Well-Being in Our Relationships Part 1 of 3
One of my grade 3 students said recently, “You mean we can be friends again after we make a mistake?” She was sorry for bullying another child on the playground. She longed to be friends again and thought that would never be possible.
How many of us do that? We make a mistake in our communication and feel like it can never be restored.
At school, administrators and teachers experience on-going stress and overload as we strive to meet the needs of every student. At report card time, we can walk into a staff room and physically sense the tension. It seems that most administrators and teachers experience stress from the end of August to the end of June.
Chronic stress inhibits change. Yet, we must change with our students, with the
digital age, with meeting educational expectations. Sometimes it feels like two plates on a fault line pushing up against one another, the pressure is so intense for so long. Then suddenly everything changes. What or who can we count on when the circumstances seem dire?
Imagine a staff with well-developed social and emotional skills. Did you know…
We can lower the stress thermometer? We must arm teachers with tools that
lower stress and make teaching fun again.
Social and emotional learning skills must address the educator first. Teacher wellness is the key to student success.
Imagine if our relationships worked. Not just amicably but relationships that are uplifting and genuinely caring and supportive.
What if there is a way to disappear hard feelings? To be totally understood by another? Coming from a neutral and open place where one is free to listen and understand? Where one could respond and not react?
These are social and emotional skills that can be taught. Imagine if we all learned these core skills? What would the workplace be like? What would our classrooms be like?
Maybe our students would build each other up, rather than put each other down.
Maybe they wouldn’t abuse drugs and alcohol. Perhaps they would be able to look at
another point of view and really “get” the other person. How amazing would that be?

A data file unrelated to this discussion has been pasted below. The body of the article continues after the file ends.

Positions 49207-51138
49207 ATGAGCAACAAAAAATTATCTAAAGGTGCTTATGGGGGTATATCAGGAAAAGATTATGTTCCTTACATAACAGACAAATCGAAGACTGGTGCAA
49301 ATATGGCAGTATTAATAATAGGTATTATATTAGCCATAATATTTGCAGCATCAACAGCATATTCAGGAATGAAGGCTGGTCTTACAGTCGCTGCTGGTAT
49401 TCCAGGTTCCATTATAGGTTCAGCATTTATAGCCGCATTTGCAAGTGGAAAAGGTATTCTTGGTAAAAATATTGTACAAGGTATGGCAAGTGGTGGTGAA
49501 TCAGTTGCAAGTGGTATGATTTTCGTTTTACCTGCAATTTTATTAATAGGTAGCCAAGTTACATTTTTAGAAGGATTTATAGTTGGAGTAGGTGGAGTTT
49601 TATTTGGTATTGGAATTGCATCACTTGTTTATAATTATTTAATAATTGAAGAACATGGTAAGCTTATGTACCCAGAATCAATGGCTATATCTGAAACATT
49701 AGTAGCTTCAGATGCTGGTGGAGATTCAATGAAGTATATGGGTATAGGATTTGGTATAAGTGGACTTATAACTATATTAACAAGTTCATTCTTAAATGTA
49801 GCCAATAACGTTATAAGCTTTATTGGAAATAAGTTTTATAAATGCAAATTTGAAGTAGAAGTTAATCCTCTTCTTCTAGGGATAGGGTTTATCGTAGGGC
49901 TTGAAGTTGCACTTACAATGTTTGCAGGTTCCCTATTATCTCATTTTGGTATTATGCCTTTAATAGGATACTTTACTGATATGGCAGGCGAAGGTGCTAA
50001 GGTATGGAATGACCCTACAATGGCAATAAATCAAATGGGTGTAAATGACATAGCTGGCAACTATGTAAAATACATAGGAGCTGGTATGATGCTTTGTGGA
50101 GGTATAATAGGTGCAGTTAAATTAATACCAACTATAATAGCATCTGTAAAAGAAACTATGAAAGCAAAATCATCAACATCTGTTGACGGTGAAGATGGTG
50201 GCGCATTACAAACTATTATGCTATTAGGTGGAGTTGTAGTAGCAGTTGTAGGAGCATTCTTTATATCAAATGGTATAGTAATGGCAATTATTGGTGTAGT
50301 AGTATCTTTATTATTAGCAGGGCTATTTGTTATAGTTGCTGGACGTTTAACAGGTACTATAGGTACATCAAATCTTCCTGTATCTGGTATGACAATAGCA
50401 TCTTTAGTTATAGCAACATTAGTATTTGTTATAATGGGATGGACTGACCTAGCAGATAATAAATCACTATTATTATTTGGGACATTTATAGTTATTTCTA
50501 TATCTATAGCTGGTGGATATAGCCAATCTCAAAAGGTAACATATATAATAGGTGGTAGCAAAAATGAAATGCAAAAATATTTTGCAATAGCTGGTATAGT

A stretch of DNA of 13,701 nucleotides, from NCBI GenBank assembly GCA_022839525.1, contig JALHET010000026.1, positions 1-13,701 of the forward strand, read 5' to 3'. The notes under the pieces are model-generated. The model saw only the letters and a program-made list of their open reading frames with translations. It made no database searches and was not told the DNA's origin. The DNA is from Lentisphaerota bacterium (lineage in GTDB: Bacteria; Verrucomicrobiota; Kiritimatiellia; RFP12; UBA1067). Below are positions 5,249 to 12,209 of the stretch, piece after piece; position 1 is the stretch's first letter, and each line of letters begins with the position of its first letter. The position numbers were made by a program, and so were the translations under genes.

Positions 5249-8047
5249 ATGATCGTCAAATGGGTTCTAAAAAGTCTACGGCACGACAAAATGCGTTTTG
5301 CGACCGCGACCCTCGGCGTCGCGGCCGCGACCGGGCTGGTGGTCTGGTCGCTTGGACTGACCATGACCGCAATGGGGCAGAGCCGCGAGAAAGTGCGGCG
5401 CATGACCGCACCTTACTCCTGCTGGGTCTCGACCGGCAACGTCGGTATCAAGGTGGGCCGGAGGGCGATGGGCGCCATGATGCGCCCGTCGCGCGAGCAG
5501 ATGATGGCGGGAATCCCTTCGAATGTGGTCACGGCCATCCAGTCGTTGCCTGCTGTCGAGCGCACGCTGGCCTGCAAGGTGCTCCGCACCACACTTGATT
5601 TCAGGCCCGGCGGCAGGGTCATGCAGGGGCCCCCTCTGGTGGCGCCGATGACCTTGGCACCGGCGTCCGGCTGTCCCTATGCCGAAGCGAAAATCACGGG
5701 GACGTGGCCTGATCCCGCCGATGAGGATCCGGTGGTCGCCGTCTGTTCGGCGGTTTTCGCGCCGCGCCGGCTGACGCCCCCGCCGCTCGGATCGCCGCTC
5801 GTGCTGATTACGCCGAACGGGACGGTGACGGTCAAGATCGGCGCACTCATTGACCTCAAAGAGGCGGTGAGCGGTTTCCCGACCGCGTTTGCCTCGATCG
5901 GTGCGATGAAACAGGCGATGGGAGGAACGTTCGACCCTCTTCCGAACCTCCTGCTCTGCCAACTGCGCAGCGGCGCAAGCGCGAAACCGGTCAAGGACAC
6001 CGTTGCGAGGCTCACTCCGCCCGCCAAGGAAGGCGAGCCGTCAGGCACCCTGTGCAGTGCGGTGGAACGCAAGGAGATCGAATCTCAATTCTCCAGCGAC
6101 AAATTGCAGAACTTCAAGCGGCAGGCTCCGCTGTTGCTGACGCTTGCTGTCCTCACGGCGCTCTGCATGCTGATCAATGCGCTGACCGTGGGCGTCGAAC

On the side of the recipient, what would it be like to be totally understood by someone, even though they might not agree with you?
And maybe both students and adults would learn how to make things right because we know, life doesn’t work without trust. What if we could regain trust with another person using a simple strategy? That would be liberating!
My grade 3 students wrote a song with their music teacher during our unit together. I
think it would make a powerful school song. I am thrilled that it was shared at our Quest Conference. Listen to the song here.
It is critical that students understand we are all capable of making mistakes and
that “failure” is a wonderful teacher. And we can all recover from our
failures/mistakes by making it right. People are always changing and their
behavior is not who they are…we must make that distinction for our students.
Let’s equip our teachers in how to address interpersonal issues. Problem solving can
only occur in a clearing. Did you know you can eliminate the emotional reaction?
Then teach these practical skills to students. Everyone feels empowered and validated. A school-wide sense of connectedness provides a culture ripe for learning. The world would be a better place with these lessons learned.
Transform your school with a couple of simple but powerful social/emotional strategies! Email: firstname.lastname@example.org or call 647 881-6958.